by: de Bonheur
Disclaimer: The characters of Xena and Gabrielle belong to MCA/Universal, and are used without intent for commercial profits. Author's copyright does not extend to said characters.
Notice: The author retains all rights automatically attached to the creation of this work.
Warnings: This is a work of alternative fan fiction and contains very low level violence. It includes fictionalization and/or out-of-context use of historical characters.
Author's Note: Please refer to CHARON'S FROGS for certain aspects of character developments. The History: Aeschylus, according to one account, was almost murdered on stage (Perseus Project web site) for revealing the secrets of the Eleusinian Mysteries in one of his plays. (I'm assuming it's the ELEUSINIANS, only fragments of which remains). Alcibiades was impeached for impiety towards the goddesses of Eleusis and was condemned by default. (Plutarch). Athenian law and procedure at the time were as provided in the OXFORD CLASSICAL DICTIONARY (one of the niftiest books I've ever owned). The Myths: For one of Hercules' labours, he had to bring back Kerberos, Hades' dog. To appear before Persephone, one would need to be initiated into the Mysteries. At the time only Eleusinians and Athenians could be inducted, and one version had Hercules adopted by a fictitious Eleusinian. (Kerenyi). Finally: The "Sage" mentioned (here and perhaps in later parts of the series)... any mistranslation or misinterpretation of the Tao Te Ching would entirely be my fault.
A group of young men sat around a raised platform. At the centre, slender fingers stroke the strings of a large kitharis, which rested against long body. Flanking his sides, musicians strumming their barbitos harmonized in tenor. On each end of the semi-circle, lanky forms swayed, marking with metal krotala the orgiastic rhythm of the melody.
Slim, muscular dancers with curly locks and painted faces, wearing short tunics that did little to cover their body, whirled. The performers undulated languidly. They approached their audience, then retreated, gyrating sensually. Circling around and around.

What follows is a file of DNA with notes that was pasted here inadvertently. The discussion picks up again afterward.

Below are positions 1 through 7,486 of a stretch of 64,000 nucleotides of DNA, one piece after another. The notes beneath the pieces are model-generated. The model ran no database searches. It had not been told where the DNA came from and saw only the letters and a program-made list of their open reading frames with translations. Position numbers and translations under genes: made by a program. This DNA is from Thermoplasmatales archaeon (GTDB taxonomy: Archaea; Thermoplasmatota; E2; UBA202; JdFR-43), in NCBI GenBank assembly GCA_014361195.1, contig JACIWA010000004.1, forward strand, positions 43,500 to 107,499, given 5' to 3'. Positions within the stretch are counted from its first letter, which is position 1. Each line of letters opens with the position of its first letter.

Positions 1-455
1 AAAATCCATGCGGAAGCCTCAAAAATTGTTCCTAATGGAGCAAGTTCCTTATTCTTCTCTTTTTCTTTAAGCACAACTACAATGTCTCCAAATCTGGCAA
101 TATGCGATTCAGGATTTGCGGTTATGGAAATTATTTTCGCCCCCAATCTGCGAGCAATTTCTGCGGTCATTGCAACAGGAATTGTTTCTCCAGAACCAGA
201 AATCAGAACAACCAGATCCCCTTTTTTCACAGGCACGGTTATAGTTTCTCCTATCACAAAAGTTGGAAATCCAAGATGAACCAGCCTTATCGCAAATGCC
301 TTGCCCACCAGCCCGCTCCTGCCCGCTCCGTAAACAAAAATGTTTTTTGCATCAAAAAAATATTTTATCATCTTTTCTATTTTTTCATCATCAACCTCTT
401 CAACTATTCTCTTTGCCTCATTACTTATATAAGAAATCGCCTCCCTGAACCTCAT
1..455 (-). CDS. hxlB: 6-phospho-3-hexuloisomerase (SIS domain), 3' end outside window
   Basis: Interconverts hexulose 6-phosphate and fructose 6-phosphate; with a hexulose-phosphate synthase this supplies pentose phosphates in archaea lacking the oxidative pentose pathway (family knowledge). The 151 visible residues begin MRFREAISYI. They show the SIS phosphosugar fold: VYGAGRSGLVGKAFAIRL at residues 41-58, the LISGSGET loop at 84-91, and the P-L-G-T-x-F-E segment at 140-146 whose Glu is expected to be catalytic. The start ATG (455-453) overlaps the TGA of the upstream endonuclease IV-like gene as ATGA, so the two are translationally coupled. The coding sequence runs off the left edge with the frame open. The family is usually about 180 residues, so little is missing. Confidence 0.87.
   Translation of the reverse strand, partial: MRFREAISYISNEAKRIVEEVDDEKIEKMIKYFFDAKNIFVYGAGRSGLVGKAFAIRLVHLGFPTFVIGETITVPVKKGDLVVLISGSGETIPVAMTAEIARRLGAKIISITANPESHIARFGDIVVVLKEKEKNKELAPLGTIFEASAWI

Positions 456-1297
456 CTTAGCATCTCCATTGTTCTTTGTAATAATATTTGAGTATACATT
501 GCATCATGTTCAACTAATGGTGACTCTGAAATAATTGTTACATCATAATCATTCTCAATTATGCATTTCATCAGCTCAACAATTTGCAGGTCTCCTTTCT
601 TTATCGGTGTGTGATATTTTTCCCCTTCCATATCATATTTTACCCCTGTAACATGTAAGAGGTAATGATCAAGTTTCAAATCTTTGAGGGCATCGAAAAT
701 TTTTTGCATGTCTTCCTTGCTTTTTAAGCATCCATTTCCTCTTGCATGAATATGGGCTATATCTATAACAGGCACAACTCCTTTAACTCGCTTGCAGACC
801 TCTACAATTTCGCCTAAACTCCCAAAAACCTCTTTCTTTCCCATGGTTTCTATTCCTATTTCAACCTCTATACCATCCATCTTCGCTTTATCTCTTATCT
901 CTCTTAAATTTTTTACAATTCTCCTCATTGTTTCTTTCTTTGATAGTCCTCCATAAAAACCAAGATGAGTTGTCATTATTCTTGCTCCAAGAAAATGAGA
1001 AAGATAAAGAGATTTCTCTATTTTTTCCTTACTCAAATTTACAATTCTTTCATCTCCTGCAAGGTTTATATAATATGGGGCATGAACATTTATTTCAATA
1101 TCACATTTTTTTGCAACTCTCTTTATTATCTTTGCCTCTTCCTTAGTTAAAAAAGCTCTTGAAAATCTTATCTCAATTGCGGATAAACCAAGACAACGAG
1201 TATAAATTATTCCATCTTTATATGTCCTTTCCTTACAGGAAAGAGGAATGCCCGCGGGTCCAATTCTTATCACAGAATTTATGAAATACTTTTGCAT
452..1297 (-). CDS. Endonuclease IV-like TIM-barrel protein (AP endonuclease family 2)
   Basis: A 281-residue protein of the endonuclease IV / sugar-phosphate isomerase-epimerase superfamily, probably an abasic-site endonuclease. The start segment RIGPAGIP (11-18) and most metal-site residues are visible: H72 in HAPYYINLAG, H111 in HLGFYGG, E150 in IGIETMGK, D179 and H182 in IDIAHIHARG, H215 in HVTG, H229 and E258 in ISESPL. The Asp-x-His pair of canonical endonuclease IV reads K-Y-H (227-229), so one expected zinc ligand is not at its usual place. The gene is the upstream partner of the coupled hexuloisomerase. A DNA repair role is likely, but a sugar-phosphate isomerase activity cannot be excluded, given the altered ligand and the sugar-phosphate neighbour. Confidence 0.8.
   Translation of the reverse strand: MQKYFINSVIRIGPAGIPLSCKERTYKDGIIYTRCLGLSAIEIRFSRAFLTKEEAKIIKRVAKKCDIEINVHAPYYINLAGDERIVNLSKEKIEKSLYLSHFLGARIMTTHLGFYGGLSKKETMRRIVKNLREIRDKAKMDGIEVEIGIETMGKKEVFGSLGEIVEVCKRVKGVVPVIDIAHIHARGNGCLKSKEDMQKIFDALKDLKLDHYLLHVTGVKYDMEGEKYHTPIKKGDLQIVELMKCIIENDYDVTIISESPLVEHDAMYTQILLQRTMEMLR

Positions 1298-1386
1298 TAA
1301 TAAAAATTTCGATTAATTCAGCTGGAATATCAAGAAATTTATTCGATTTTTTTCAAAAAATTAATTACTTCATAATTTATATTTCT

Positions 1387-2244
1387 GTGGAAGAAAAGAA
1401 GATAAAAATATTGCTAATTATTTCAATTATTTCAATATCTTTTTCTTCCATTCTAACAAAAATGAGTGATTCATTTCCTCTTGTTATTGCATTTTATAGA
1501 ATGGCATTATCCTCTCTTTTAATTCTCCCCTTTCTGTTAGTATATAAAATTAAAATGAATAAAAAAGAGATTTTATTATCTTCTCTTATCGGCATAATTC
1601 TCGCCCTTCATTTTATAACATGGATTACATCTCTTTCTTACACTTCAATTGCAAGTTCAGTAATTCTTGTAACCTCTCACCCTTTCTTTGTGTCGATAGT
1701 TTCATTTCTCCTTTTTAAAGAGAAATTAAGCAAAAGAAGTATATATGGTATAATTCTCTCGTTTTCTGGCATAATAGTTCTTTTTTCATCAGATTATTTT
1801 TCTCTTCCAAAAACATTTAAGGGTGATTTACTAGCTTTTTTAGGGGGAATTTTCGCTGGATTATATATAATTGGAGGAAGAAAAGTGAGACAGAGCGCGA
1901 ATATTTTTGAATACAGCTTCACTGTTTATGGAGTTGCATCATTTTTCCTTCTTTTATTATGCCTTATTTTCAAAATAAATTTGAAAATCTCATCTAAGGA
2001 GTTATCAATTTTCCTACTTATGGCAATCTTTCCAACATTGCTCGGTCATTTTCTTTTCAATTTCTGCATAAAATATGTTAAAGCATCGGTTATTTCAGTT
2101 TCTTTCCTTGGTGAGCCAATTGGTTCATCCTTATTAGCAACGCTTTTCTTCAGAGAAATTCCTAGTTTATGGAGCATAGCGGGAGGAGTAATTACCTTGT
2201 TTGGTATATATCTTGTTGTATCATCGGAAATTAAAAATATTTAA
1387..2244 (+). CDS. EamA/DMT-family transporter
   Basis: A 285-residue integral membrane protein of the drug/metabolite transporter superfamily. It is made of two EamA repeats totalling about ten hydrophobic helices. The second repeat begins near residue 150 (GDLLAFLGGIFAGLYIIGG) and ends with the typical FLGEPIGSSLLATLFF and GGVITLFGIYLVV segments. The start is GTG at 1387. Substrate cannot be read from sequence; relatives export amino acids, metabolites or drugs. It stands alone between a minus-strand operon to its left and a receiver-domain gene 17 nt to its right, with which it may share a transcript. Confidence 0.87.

Alcibiades reclined on the down-padded mat and clapped his hands to keep time. Occasionally he drank from the wine glass held by his slave. His eyes drifting close; his person seeping in the sensuous atmosphere.
Frenzy of shouts outside the chamber interrupted the display.
A shrill cry pierced the room. Flashes of sunlight reflected against well-polished metal. Faster than the sight of mere mortals, a long sharp blade thrust at the then half sitting statesman.
The slave dropped the goblet; and red liquid spilled across the marble floor. He was paralysed with fear.
Frightened dancers and musicians screamed and spread about the room, hiding behind pillars and curtains.
The dozen armed guards in pursuit of the fierce dark warrior paused at the door when they saw the situation. They panicked, not knowing what to do.
An anxious high voice ensued by clangs of wood blocking metal and thuds of a staff hitting flesh added to the disarray. The blonde's heart leapt in her chest as she pushed through the guards and the servants. She was intent on entering the room and reaching her warrior, regardless of the ultimate cost.
When Gabrielle saw the scene before her, she too halted her actions.
The tip of Xena's sword was pointed against Alcibiades' throat. His eyes were ready to bulge out of their sockets; his face contorted in fear and surprise.
Everyone in the room held his breath. Only a gurgling noise from the young politician's throat broke the silence.
"Nooo, Xena! STOP!!"
The bard's plea was ignored.
"Please, Xena, don't hurt me. What is it you want? Tell me." The Athenian managed to force his voice into a whisper. Alcibiades dared not move his vocal cord too much, fearing the sharp metal.
"You tell me why you had charges brought against Aeschylus." Ice blue daggers bored into him.
His face turned an even uglier shade.
"Stay out of this Gabrielle," the Warrior Princess responded, without removing her fix on her quarry.
"He wrote the play, he deserved it."
Hand trembled imperceptibly, causing drops of blood to ooze from pale throat.